Union Pacific, which is the largest railroad operating in Arkansas, is working with local law enforcement agencies in an effort to crack down on drivers going around lowered crossing gates in front of approaching trains. They also watch for people trespassing by walking on railroad tracks or doing anything else considered unsafe.
About a dozen Little Rock Police officers took part in an operation this past week in the southwest part of the city. It was the latest effort in an ongoing campaign.
"We’ll have the Little Rock Police both on the train and on the ground at the railroad crossings,” said railroad Public Affairs Director Brandon Morris, “and both the UP special agents and the Little Rock Police will be citing anyone who commits an infraction at the crossings."
Southwest Little Rock is the only part of the city where the railroad’s busy double track main line, which is also shared with Amtrak passenger trains, has major street crossings. Because of that, train-vehicle collisions in Little Rock are rare compared to other cities, Morris says.
"There are a lot of overpasses, grade separations, so there are not a lot of opportunities for drivers to actually access railroad crossings. So the only railroad crossings that we have in Little Rock are in this southwest part of town."
But Morris notes there are some tricky crossings in that area. For a couple of miles the tracks run directly alongside University Avenue, with traffic lights at major intersections. If drivers aren’t careful and fail to observe signs warning vehicles not to stop on the tracks, they can easily find themselves trapped in backed up traffic at red lights as a train is approaching.
That’s why this enforcement campaign was held last Tuesday.
Little Rock officers, joined by Union Pacific special agents, assembled alongside the tracks in the Mabelvale area to begin the day’s operation. Soon the distant sound of a bell on a locomotive could be heard, followed by a few blasts from its horn. Then lights started flashing for the Mabelvale Main Street crossing as gates lowered, halting traffic.
This train was only made up of two locomotives, which would make several runs up and down this stretch of track over a few hours, with officers watching how motorists responded to the approaching train.
The train came to a halt in the middle of the crossing, with two Little Rock officers climbing onboard and inside the lead locomotive, along with this reporter and the railroad spokesman. After getting clearance via radio, the engineer and conductor resumed the train moving north.
Engineer Damon Corder kept his eyes straight on the track ahead, sounding the horn as it approached each crossing by pressing a green button. It was the familiar pattern of two long, one short, then another long blast of the horn until the train completely cleared each crossing.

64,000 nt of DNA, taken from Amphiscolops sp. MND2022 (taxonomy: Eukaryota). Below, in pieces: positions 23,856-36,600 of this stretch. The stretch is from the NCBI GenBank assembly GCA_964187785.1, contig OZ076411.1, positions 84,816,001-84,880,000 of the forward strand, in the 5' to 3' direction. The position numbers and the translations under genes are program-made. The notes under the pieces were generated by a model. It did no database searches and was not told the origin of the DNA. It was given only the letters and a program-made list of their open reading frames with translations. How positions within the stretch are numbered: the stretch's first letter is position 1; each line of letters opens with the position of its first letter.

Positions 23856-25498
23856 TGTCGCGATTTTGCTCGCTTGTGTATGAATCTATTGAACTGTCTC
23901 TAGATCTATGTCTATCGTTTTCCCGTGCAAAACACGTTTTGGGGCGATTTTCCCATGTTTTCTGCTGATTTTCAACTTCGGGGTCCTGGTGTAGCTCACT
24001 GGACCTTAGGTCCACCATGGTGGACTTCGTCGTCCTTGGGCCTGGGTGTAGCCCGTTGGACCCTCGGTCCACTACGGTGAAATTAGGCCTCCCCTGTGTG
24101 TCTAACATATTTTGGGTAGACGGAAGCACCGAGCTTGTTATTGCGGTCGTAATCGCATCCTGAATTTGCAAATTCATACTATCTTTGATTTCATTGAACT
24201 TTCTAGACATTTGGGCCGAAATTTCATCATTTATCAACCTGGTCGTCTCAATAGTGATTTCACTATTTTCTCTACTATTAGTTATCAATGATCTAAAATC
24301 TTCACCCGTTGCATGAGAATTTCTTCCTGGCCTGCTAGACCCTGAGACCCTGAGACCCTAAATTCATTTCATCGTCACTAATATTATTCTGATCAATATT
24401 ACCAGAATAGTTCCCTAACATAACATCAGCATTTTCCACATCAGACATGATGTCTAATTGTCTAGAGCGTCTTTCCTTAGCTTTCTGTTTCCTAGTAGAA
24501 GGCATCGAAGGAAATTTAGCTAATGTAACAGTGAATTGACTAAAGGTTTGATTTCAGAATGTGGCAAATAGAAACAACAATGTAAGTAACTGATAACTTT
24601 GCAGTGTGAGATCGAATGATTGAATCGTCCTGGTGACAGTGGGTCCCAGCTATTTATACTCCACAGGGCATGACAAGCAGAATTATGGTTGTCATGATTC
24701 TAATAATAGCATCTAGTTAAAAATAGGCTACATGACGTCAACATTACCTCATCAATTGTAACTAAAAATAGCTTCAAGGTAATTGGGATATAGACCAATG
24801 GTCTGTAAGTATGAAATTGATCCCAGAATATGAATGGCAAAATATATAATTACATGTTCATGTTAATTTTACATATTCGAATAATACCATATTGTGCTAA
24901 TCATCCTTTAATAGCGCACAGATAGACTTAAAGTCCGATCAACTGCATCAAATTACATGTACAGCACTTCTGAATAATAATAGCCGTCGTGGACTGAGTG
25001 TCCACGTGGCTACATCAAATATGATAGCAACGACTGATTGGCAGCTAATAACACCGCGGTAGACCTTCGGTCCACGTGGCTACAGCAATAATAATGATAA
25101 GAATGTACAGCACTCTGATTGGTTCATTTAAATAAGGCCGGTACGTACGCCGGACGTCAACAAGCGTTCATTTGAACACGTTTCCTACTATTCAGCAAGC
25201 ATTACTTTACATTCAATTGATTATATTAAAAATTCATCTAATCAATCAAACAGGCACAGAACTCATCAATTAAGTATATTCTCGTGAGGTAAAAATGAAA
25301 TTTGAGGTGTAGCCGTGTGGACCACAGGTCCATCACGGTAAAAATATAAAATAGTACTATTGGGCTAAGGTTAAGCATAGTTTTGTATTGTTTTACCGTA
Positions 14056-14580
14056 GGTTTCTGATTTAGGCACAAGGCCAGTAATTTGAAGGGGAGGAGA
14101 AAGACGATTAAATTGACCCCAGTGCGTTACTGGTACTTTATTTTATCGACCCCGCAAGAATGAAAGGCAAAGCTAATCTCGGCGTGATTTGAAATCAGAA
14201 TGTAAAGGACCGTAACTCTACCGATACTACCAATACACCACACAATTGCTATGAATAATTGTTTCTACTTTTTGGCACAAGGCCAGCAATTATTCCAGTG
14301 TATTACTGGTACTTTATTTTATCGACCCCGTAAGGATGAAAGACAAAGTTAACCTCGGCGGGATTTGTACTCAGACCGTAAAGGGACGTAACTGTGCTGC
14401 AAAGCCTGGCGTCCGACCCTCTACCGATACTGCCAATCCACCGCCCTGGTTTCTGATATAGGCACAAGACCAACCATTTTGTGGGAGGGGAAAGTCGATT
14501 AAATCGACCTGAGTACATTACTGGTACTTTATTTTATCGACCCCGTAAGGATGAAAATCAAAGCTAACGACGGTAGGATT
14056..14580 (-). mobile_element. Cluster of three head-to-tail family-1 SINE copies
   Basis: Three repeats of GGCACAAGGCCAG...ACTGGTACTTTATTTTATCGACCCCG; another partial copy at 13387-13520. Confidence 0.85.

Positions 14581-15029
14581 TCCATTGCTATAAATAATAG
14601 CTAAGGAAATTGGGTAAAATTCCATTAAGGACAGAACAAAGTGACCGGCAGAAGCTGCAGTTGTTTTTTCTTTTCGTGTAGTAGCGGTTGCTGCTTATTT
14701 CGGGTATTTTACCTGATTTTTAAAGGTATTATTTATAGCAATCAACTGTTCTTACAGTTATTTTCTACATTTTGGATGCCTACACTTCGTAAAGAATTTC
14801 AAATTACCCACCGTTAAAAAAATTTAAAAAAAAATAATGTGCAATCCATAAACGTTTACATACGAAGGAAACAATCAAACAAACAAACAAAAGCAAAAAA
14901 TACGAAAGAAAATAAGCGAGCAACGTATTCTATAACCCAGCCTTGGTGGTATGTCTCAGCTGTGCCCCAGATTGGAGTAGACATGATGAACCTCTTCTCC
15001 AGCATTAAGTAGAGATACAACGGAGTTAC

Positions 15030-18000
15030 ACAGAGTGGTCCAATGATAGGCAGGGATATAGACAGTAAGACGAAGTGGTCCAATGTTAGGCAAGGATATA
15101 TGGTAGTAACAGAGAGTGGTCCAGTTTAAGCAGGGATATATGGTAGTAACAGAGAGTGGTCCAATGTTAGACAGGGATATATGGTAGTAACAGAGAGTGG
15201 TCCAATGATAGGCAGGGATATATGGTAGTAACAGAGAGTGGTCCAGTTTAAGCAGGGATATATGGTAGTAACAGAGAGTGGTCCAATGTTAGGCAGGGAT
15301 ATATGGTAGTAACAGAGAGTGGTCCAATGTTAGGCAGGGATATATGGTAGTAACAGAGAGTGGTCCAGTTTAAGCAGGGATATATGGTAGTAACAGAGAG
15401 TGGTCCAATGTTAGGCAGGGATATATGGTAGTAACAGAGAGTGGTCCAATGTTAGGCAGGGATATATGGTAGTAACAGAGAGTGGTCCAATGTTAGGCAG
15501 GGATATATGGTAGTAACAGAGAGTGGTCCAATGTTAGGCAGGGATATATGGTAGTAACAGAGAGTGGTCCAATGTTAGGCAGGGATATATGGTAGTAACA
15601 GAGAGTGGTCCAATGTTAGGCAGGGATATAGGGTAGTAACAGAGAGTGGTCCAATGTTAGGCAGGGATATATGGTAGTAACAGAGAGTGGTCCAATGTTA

As the train rolled through the crossings, Little Rock officers on motorcycles could be seen a short distance away, observing driver behavior. The two officers onboard the train also radioed what they were seeing to those officers.
The train passed over Baseline Road, under Interstate 30, briefly paralleled University Avenue, then crossed 65th Street. After each crossing, the motorcycle officers would move to the next crossing to watch for drivers attempting to go around downed gates or doing anything else that could be dangerous.
At one point those onboard the train spotted a pickup truck that seemed to speed up to get across the tracks after crossing gates had already started coming down.
"That person is definitely…" one person in the locomotive cab started to say as others agreed the driver needed to be stopped. Immediately two unmarked police SUVs pull the driver over, who wasn’t ticketed, but given a verbal warning.
It’s hoped the program, called Union Pacific’s Crossing Accident Reduction Education and Safety (UP CARES), can change behavior like that.
Talk to retired railroad workers and many can share horrific stories of hitting cars and trucks, feeling helpless because there’s nothing that can immediately stop a train when a driver makes a grave mistake and pulls in front of one. The images of pushing a car down the track, being able to see those inside who are often killed, can haunt railroad workers for the rest of their lives.
It can be a simple, impulse mistake by someone not wanting to wait for perhaps a couple of minutes for a train to pass that can prompt someone to take such an irrational, deadly risk. It may sound like a stale public service announcement that people should be careful and stop, look and listen at railroad crossings, but deadly accidents still occur with an unnerving degree of regularity.
The railroad reminds people that it can take a freight train traveling 55 miles per hour more than a mile to stop. It’s hoped that through this enforcement program, Morris says, that people will learn to be safer around crossings.
Last month, a similar operation took place in Cross County with Union Pacific and Arkansas State Police between the towns of Hickory Ridge and Fair Oaks on April 19. Morris says more will take place in the future.
"This is ongoing, this has actually been a part of Union Pacific’s education and enforcement for a number of years. We’ve been doing this program and it’s great because we do have a collaborative effort with law enforcement to not only deter criminal activity on Union Pacific property, but in the community at large."